It’s good, but it could have been so much more.
I really would have loved to see a real remake with the kind of animation that we get in the opening of kai.
The story to DB Kai is no different from the original series. The Earth is paid a visit by a being named Raditz whom claims to be Goku’s brother; Raditz reveals to him that he’s not even of Earth, instead he comes from a different race called the Saiyians whom lived on Planet Vegeta. They eventually battle, and Goku as well as his allies learn that Raditz isn’t the only one out there from that race, nor is he even close to the strongest. They then prepare themselves to battle against the last two warriors of the Saiyan race.
I will mention now that the removal of various filler such as Snake Way, Garlic Jr., and various other things was definitely a plus. The show moves quite better without the constant distractions; but the truth is, even without the filler, DB Kai can still be a chore at times with situations dragging along for too much time, and the outcome simply not being a good enough pay off for some of the waiting. In any case, the overall story is fun, and DB Kai works its way up to the final battle against Cell.
DB Kai manages to keep the action well paced enough, and character personalities are fleshed out. However, things could have been so much better had the only change to the show been the various filler. One thing DBZ did well was its voice acting for the English dub and character interactions. Some serious fans will catch the removal of some dialog and it may bother them, it sure as hell bothered me because Vegeta especially had some good lines, like his threat to beat on Yamcha for practically no reason. The changing of voice actors got on my nerves as well; Colleen Clinkenbeard is annoying as hell as Gohan, and had I never seen this before I would have been wishing for his brutal death at the hands of Frieza. Now speaking of Frieza, they have Chris Ayres playing him. I hate everyone Ayres, Chris and Greg Ayres have a very annoying, whining, saccharine feel that gets on my nerves quick. Colleen Clinkenbeard also voices Android 18, and she just feels all types of wrong here. Meredith McCoy is by far the best to play her; she brought a sinister yet sexy appeal to 18 that carried over to her facial expressions and even fighting.
Another thing DBZ always did amazingly well was introduce intense music scores. Funimation’s BGM is probably this anime’s best quality and they know it, yet for some reason they use boring elevator music, with no variation or anything new through out the entire duration of the show. Vegeta and Piccolo’s addictive themes that described their characters so well? Gone. The terrifying BGM of death when Frieza goes off to kill Vegeta while King Kai narrates this is the evil Prince’s last stand? Jettisoned… for some irritating trash that doesn’t enhance the scene at all. I can list plenty more examples, but this proves to me that not everyone understands the effect music can have during some scenes.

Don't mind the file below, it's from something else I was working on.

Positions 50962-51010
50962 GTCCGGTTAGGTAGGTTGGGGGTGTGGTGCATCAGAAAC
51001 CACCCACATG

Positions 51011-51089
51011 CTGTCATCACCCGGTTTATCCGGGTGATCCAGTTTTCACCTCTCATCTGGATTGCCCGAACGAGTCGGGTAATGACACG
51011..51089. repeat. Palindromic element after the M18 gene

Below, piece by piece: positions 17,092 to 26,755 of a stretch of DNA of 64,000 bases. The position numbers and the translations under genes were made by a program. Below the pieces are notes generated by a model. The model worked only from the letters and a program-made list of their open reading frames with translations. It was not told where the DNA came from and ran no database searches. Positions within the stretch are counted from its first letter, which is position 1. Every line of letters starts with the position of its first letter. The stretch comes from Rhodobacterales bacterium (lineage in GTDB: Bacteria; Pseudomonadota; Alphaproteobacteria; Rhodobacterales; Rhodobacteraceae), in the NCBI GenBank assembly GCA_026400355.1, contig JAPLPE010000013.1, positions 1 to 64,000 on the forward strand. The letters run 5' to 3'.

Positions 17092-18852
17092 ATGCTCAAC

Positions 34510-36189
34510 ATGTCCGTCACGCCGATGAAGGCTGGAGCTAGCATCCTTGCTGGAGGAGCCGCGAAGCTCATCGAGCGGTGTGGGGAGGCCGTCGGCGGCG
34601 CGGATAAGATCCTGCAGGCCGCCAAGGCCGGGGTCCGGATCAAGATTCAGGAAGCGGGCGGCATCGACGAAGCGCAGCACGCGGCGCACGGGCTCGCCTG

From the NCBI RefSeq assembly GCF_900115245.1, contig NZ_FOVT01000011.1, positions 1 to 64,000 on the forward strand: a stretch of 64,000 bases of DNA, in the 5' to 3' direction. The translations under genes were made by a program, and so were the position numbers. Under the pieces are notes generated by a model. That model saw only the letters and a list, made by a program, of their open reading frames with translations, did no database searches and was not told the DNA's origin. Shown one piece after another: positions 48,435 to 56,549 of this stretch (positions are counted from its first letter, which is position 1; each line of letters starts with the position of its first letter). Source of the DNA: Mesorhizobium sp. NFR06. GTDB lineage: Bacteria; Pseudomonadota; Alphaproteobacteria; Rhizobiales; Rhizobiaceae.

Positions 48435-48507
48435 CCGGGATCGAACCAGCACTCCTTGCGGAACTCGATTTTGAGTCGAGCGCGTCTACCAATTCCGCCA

The animation and artwork appears to be remastered, but the only thing actually new is the opening. I don’t have much of a problem with this, still this could have been better updated. At least DB Kai delivers the action well enough and there’s plenty going on that can turn a new comer into a fan. There’s loads of fisticuffs and brutal beatings to go around.
As I look around there are plenty of people that really enjoyed Kai more than DBZ. I can honestly say that I understand that because it does trim a lot of the fat and focuses more on character and story development, along with action which is the main selling point. Unfortunately for me, I look for other things in my anime and music means a lot to me; a great soundtrack can actually mask flaws in a work, and DBZ was full of them yet the BGM smoothed things out making it more tolerable. In addition, there are things that seems changed for the sake of it. None of the voice actors from the original died while this was in production, so I see no reason for the change in cast, nor the removal of some lines.
Despite my dislike for this remake, if that’s what it is, I still recommend it to fans so they can see it for themselves; but I highly advise to be prepared for these various changes. I already know plenty of individuals who had the same issues with this as I did.